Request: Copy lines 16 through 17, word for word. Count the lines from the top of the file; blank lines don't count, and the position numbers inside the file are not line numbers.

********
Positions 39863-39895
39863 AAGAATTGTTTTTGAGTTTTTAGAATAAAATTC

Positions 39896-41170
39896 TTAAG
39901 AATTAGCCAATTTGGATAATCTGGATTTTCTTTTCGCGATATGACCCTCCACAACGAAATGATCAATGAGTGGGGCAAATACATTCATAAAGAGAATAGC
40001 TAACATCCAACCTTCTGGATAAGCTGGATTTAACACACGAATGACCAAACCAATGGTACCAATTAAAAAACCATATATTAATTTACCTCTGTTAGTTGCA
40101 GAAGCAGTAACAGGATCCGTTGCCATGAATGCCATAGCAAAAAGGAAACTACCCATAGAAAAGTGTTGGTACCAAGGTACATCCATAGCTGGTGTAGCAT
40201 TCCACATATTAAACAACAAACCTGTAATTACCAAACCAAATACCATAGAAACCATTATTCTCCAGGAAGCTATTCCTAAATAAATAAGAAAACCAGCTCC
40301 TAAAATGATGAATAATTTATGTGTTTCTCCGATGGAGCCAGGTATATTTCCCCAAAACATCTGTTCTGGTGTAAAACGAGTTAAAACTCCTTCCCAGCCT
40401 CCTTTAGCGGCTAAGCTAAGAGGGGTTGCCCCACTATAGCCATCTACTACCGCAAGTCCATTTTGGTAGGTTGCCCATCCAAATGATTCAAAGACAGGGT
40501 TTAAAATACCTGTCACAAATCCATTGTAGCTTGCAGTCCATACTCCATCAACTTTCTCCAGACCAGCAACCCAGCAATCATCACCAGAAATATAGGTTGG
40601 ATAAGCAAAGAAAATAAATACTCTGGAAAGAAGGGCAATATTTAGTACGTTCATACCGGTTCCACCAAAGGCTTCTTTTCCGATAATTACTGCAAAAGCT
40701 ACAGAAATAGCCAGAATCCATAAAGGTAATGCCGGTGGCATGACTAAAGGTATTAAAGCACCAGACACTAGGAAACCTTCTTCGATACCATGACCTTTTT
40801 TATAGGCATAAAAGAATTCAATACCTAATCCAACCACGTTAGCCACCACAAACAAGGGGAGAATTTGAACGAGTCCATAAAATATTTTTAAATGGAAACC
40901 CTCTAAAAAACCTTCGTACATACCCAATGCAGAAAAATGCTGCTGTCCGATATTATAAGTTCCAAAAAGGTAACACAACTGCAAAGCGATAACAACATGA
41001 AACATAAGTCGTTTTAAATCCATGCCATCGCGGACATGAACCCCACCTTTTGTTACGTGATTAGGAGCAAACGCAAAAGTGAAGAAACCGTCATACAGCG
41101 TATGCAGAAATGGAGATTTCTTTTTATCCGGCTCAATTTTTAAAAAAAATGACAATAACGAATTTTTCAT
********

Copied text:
41001 AACATAAGTCGTTTTAAATCCATGCCATCGCGGACATGAACCCCACCTTTTGTTACGTGATTAGGAGCAAACGCAAAAGTGAAGAAACCGTCATACAGCG
41101 TATGCAGAAATGGAGATTTCTTTTTATCCGGCTCAATTTTTAAAAAAAATGACAATAACGAATTTTTCAT